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By Tony Dutra
July 14 — A stipulation in an Information Disclosure Statement submitted to the Patent and Trademark Office during a patent reexamination was a clear and unmistakable disclaimer of the broader claim scope the patentee was looking to assert in district court, the U.S. Court of Appeals for the Federal Circuit ruled on July 14.
A wireless network patent owner's infringement charges against Apple Inc. and Motorola Mobility LLC fell because the limited claim scope did not cover the way their mobile phones communicate to base stations.
The stipulation was in light of the Federal Circuit's claim construction ruling six years earlier that led it to affirm a judgment of invalidity for anticipation of claims of the original patent.
Golden Bridge Technology Inc. owns patents (U.S. Patent Nos. 6,574,267 and 7,359,427) on an improvement in communication between mobile devices and base stations in a Code Division Multiple Access (CDMA) network system. The patents claim systems and methods for reducing the risk of interference between multiple devices seeking simultaneous access to the same random access channel. The device essentially negotiates the lowest acceptable power level for communication by sending “preamble” signals at increasing power levels until receiving acknowledgment from the base station.
In a separate case with Nokia Inc. and Lucent Technologies Inc. as defendants, the Federal Circuit affirmed summary judgment of invalidity for anticipation of asserted claims of the '267 patent.
After that decision, the '427 continuation patent was granted and new claims were added to the '267 patent in a reexamination. During each proceeding, Golden Bridge submitted an IDS that disclosed the construction of the “preamble” term it had stipulated to in the Nokia litigation.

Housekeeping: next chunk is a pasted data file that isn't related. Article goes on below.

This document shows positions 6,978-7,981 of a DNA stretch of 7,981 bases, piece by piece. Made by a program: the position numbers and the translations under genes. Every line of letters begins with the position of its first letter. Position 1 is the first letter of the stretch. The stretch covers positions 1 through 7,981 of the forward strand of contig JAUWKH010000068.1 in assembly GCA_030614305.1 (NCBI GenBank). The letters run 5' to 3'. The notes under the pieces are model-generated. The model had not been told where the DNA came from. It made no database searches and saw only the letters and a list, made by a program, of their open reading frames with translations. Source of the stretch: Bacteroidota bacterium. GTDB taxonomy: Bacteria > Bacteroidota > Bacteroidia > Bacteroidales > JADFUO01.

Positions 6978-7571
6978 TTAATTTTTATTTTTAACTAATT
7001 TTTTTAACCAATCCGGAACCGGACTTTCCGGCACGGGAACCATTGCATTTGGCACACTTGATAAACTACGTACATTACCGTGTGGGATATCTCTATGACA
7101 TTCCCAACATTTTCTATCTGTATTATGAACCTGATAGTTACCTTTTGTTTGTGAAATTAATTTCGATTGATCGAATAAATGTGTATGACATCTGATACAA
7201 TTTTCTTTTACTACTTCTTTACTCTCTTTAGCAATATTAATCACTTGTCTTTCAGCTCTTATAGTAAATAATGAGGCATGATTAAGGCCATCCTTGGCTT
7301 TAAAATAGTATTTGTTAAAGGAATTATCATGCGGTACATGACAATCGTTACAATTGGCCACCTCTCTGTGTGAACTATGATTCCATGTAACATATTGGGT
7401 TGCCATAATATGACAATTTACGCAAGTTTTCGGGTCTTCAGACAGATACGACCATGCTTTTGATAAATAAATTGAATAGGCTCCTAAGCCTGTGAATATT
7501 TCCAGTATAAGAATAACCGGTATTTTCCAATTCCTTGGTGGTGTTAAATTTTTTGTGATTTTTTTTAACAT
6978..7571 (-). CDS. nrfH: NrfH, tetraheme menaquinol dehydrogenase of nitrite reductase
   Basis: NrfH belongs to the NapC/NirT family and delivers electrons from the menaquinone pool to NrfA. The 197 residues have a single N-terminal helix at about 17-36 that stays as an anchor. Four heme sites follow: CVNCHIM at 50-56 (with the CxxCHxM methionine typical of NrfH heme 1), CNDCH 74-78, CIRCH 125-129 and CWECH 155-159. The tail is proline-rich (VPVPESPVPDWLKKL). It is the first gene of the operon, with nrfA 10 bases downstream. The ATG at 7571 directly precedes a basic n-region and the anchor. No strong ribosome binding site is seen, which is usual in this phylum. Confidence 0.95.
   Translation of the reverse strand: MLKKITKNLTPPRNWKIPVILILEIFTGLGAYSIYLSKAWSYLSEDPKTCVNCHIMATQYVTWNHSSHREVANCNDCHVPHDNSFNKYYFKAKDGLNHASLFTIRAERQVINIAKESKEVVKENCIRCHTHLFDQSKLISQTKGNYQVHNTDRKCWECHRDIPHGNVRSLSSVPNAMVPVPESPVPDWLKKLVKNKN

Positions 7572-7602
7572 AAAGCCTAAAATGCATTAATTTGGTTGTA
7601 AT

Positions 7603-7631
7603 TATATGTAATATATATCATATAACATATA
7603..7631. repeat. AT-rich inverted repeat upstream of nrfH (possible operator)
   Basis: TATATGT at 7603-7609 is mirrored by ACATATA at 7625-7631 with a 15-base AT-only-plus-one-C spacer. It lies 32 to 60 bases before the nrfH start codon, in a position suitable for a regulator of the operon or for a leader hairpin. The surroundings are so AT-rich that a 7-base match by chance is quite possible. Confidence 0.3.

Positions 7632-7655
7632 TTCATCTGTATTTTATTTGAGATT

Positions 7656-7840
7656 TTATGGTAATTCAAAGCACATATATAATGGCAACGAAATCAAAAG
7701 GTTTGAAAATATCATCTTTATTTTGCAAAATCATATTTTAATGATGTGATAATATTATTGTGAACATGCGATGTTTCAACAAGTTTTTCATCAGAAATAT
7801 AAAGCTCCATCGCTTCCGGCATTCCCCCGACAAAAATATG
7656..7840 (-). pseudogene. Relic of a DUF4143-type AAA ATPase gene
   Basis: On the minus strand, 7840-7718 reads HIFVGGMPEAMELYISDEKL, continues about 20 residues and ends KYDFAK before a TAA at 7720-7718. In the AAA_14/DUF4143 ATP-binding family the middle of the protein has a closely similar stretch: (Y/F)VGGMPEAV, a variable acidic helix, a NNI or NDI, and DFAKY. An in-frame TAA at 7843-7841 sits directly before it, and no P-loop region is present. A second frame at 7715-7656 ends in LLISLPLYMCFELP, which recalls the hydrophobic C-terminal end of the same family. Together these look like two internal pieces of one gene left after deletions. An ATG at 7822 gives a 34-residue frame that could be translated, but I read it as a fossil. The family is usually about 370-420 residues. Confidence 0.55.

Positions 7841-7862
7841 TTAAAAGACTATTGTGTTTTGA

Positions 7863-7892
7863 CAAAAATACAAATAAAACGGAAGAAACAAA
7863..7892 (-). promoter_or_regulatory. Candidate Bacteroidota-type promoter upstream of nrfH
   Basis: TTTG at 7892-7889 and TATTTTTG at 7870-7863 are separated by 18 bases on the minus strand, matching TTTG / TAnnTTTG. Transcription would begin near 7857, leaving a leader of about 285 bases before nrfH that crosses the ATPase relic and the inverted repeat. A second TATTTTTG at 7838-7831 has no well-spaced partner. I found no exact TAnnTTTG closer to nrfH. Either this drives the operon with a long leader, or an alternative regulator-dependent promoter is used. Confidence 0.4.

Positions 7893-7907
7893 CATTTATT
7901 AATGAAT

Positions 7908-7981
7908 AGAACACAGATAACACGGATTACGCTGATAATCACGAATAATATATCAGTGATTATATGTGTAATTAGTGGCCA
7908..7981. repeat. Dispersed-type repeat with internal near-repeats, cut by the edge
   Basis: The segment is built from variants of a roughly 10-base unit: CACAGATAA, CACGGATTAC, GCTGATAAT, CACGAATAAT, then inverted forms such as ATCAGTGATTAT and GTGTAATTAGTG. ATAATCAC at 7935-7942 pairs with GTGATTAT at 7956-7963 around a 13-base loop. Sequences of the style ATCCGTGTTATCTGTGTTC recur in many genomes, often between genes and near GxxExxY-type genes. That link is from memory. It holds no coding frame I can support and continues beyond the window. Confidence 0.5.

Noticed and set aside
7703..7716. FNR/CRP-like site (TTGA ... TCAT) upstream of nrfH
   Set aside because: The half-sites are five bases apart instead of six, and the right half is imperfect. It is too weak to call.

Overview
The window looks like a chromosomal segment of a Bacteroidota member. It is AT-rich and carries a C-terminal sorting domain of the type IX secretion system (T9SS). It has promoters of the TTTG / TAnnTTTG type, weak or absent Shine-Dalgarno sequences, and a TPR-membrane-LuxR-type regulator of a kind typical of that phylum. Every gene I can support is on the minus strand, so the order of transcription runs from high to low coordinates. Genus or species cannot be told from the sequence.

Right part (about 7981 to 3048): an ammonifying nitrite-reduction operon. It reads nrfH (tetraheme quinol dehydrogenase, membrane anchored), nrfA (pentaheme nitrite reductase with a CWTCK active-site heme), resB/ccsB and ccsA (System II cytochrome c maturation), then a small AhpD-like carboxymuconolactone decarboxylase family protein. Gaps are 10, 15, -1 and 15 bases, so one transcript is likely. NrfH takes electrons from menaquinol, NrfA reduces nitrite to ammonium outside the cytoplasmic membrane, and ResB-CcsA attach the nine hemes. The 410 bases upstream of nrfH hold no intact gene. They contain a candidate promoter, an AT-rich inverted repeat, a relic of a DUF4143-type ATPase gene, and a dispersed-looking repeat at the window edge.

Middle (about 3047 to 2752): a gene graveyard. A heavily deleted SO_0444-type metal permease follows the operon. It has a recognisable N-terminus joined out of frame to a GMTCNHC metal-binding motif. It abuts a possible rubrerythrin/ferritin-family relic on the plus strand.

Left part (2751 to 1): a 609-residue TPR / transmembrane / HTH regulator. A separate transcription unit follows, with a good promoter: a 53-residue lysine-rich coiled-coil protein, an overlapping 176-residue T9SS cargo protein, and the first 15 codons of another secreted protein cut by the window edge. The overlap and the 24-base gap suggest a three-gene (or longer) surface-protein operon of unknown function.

Golden Bridge then sued Apple and Motorola in the U.S. District Court for the District of Delaware for infringement of claims of the two patents issued after the first case was resolved.
Judge Sue L. Robinson adopted the same claim construction as to preamble and granted Apple's motion for summary judgment of noninfringement. Golden Bridge appealed.
Judge Kimberly A. Moore wrote the opinion of the appeals court, saying, “We conclude that GBT's submissions during prosecution of its stipulated construction for the term preamble constitute disclaimer.”
Uship Intellectual Props., LLC v. United States, 714 F.3d 1311, 2013 BL 121882, 106 U.S.P.Q.2d 1598 (Fed. Cir 2013), held that “an applicant's remarks submitted with an [IDS] can be the basis for limiting claim scope,” the court quoted. “The fact that the [Golden Bridge] stipulation was contained in documents accompanying an IDS does not change this result.”
The stipulation—and thus the disclaimer of scope—was that the claims should be construed to require applying a “spreading code” to the preamble to distinguish the sending wireless device.
Apple's “PRACH” preamble implementation relies on a signature sequence and a scrambling code. “The signature sequence is spread by the scrambling code to create the PRACH preamble,” the court said. “This step cannot constitute spreading the PRACH preamble because a preamble cannot be spread before it exists.”
Golden Bridge had also proposed a new argument at the district court in a motion for reconsideration after summary judgment was granted. The patentee now argued that the signature sequence itself was a preamble.
The appeals court agreed with the district court's refusal to consider the new argument. “Though parties can certainly argue in the alternative, their infringement contentions cannot be a moving target,” it said.
The court further rejected Golden Bridge's attempt to cast its argument as not new, pointing to testimony by Apple's expert witness that Golden Bridge's expert was inconsistent in defining the preamble. But, the court said, the record showed that the varying definitions proffered did not include one that would make the signature sequence a preamble.
The court thus affirmed summary judgment of noninfringement.
Judges Haldane Robert Mayer and Raymond T. Chen joined the opinion.
Mark D. Giarratana of McCarter & English LLP, Hartford, Conn., represented Golden Bridge. Timothy S. Teter of Cooley LLP, Palo Alto, Calif., represented Apple.
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Text is available at http://pub.bna.com/ptcj/13149614Jul14.pdf.
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